In a move likely to draw criticism from license payers who feel the BBC is already too friendly with Microsoft, the two firms are in talks to make BBC shows available through Microsoft's Xbox Live service.

This news emerges as controversy continues over the BBC's iPlayer, its online catch-up TV service that's based on Microsoft technology and doesn't yet support other platforms.

The BBC is required to make its online catch-up TV services available through platforms other than those of Microsoft, but hasn't yet committed to a time frame for meeting these demands.

The BBC's introduction of iPlayer was contingent on the company making its content available on a platform-agnostic basis.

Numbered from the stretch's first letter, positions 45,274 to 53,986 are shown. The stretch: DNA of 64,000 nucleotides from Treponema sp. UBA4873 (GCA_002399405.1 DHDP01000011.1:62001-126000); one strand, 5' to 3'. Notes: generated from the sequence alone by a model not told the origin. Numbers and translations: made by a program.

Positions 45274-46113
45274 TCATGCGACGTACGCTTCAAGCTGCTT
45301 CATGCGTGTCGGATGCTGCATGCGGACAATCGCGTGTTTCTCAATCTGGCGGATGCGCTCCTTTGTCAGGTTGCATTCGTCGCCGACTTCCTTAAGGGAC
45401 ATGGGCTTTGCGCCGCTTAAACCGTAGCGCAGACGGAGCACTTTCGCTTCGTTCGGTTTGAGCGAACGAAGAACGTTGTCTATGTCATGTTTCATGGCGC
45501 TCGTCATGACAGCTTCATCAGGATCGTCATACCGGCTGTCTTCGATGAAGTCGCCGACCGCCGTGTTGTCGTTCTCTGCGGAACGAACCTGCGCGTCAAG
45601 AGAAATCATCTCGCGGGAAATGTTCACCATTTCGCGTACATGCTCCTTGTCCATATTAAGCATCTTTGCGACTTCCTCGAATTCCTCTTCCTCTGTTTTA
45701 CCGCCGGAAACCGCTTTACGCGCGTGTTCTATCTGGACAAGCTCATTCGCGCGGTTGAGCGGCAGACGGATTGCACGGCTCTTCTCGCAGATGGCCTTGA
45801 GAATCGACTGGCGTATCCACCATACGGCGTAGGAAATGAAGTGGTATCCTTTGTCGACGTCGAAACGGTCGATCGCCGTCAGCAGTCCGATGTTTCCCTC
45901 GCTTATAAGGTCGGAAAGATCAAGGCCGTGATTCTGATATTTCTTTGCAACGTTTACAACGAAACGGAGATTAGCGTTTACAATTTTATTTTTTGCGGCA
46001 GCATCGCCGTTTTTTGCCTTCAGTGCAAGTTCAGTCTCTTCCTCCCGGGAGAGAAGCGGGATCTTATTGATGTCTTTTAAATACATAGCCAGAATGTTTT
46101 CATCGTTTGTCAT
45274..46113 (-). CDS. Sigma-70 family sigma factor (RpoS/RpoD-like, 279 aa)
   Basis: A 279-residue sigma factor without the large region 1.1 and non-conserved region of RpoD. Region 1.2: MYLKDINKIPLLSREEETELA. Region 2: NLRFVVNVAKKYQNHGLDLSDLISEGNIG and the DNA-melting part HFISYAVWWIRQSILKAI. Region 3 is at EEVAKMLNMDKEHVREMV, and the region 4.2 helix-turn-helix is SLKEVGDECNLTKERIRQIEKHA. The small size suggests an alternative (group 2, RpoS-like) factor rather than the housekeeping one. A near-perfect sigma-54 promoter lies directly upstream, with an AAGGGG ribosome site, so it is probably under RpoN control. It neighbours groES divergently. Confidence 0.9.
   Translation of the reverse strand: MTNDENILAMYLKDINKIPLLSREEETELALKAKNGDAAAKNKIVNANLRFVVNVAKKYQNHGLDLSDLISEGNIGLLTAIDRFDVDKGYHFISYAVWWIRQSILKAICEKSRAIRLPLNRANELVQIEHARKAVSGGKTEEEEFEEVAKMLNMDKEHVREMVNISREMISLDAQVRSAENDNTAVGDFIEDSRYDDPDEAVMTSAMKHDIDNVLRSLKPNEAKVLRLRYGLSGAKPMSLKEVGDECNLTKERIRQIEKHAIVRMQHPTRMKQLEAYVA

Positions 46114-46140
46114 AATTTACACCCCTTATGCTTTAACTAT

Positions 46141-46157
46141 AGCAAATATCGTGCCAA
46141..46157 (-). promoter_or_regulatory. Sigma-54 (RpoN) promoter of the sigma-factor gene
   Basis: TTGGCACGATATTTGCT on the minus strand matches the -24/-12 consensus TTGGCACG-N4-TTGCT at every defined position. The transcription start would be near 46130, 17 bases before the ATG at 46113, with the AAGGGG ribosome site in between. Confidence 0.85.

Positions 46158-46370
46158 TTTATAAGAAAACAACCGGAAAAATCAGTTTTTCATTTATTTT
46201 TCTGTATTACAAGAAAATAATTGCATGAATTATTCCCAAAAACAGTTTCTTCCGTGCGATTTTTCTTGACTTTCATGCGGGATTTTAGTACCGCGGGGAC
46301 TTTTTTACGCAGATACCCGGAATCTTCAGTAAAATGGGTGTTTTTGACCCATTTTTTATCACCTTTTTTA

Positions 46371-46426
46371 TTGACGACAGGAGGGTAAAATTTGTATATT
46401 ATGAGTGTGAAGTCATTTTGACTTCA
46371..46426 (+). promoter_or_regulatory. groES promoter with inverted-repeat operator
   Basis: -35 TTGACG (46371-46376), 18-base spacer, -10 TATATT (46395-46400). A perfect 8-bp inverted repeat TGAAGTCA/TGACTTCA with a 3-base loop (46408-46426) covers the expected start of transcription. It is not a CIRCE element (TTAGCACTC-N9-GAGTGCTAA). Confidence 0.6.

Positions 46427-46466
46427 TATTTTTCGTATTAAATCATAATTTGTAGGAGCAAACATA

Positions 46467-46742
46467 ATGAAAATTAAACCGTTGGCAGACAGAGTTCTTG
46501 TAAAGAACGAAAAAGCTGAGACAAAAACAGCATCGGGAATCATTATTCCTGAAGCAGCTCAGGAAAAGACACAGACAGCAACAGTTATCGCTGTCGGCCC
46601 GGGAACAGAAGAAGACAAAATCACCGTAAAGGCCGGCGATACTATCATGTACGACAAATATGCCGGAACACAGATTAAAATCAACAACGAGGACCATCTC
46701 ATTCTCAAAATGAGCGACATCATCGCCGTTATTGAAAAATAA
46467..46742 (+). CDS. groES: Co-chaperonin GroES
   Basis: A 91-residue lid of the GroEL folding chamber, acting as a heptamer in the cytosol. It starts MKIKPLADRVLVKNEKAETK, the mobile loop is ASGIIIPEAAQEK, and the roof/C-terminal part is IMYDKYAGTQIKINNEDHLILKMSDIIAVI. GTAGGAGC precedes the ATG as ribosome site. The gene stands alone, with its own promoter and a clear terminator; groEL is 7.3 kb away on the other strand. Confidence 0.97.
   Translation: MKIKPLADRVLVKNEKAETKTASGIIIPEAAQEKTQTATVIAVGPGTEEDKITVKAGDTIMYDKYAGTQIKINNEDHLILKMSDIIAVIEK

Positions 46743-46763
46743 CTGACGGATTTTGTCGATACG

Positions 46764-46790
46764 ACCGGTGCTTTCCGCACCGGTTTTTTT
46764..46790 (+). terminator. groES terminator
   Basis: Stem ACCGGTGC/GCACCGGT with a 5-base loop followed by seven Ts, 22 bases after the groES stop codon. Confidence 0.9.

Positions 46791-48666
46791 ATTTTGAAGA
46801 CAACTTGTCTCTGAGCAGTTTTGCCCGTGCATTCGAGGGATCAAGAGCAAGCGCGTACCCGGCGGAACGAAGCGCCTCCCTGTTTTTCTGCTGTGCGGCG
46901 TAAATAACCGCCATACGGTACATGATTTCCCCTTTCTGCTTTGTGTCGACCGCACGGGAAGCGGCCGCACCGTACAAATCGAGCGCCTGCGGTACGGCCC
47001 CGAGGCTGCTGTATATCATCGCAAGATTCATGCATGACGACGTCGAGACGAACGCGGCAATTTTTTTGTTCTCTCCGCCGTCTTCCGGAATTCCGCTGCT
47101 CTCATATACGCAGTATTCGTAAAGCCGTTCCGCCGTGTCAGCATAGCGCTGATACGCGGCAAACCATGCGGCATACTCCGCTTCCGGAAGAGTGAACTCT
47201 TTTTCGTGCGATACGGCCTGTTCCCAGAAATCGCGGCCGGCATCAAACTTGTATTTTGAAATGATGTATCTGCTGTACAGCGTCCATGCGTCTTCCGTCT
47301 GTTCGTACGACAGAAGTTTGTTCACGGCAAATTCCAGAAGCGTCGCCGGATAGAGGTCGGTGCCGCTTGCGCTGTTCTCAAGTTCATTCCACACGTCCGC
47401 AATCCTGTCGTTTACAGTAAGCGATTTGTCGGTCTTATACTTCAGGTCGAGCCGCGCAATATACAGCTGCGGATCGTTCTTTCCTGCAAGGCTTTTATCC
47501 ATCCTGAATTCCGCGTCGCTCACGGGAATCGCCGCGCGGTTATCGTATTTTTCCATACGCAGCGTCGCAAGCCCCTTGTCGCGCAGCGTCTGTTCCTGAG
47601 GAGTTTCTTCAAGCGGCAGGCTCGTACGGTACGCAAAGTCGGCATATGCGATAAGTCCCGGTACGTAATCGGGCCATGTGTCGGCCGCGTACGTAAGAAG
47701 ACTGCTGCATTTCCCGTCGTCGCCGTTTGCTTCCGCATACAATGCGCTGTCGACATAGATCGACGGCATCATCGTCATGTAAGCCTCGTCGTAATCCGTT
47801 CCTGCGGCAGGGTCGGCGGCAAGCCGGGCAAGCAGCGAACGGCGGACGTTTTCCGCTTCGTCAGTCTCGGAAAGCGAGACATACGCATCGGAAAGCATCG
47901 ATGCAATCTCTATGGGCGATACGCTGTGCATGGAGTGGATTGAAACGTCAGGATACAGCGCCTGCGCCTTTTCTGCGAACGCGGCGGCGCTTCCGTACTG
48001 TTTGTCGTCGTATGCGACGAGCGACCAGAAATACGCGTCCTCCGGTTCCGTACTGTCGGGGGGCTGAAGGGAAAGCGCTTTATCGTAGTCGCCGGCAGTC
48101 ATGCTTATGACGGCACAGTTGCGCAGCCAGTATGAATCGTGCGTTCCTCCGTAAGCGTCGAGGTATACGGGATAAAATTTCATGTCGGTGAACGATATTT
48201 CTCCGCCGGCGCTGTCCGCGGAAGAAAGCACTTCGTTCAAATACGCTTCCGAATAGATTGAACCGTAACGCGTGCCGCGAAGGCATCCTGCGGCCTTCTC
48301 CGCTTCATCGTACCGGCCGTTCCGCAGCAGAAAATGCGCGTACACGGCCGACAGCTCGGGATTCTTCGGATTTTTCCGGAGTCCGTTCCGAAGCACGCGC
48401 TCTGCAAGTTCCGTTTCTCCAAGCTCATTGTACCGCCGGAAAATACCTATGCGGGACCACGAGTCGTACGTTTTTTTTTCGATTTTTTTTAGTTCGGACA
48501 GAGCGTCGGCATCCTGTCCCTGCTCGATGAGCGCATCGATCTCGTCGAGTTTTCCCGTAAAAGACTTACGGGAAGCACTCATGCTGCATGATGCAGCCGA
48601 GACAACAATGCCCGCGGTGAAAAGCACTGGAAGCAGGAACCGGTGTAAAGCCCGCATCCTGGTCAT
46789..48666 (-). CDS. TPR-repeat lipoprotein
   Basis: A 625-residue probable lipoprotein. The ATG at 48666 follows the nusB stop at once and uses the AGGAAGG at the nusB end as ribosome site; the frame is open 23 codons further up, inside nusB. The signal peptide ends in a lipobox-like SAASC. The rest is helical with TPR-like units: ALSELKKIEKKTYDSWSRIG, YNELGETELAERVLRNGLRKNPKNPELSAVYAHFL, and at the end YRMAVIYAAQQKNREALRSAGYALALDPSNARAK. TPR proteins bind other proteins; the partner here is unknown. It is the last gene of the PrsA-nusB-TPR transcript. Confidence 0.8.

A report on e-Consultancy claims talks between the two firms are taking place, as Microsoft moves to offer a video on demand service to Xbox Live users in Europe.

Making the BBC's shows available through the Xbox will pit Microsoft against many players in the European market, particularly Virgin Media, which already offers BBC shows on demand through its cable TV service.

Industry observers have noted a worrying trend in which UK broadcasters are favouring Microsoft-backed services, as they appear spooked at Apple's success in digital distribution.

The US DOJ recently pointed to Apple's success in digital media distribution as evidence that competition continues in the US technology market, claiming this proves the effectiveness of the somewhat toothless remedies applied by the courts for Microsoft's monopolistic trade practices.